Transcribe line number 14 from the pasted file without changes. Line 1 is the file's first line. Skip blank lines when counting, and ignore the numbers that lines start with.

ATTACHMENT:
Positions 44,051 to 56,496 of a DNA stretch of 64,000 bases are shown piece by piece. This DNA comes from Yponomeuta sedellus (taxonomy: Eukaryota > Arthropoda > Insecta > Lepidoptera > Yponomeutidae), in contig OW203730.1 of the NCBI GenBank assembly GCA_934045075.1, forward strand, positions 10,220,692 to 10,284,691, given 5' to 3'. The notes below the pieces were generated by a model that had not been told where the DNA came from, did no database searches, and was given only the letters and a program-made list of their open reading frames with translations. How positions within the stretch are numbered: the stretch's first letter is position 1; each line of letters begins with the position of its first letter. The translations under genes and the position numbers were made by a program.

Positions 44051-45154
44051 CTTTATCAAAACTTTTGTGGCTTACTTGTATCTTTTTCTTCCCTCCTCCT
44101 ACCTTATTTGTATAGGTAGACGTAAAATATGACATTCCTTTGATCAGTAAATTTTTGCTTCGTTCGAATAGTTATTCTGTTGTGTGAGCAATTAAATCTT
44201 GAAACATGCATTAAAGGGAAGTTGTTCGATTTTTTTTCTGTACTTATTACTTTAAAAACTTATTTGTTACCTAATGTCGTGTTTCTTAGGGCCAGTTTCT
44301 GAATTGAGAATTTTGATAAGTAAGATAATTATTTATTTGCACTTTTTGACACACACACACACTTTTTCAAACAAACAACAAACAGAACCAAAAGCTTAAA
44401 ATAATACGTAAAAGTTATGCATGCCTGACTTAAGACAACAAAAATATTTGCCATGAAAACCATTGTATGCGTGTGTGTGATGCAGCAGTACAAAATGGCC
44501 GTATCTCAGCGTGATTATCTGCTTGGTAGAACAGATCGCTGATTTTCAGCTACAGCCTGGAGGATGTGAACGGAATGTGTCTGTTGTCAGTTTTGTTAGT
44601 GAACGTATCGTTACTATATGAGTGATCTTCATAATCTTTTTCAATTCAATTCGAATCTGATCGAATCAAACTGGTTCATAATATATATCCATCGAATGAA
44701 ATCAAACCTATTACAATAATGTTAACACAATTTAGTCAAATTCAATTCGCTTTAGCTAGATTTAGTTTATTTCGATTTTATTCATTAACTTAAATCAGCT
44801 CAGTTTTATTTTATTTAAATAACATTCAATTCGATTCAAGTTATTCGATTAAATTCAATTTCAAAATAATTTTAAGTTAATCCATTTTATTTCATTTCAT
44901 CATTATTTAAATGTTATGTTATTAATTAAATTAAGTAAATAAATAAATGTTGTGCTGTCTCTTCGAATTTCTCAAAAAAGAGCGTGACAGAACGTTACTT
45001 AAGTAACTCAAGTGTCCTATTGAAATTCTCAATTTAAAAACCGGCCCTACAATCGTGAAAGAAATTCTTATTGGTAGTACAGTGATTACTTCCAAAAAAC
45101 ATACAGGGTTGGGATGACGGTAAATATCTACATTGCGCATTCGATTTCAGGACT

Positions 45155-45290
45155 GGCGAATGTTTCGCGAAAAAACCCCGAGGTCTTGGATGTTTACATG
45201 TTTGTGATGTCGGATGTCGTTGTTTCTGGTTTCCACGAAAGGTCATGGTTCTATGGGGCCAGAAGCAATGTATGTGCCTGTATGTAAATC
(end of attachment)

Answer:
45101 ATACAGGGTTGGGATGACGGTAAATATCTACATTGCGCATTCGATTTCAGGACT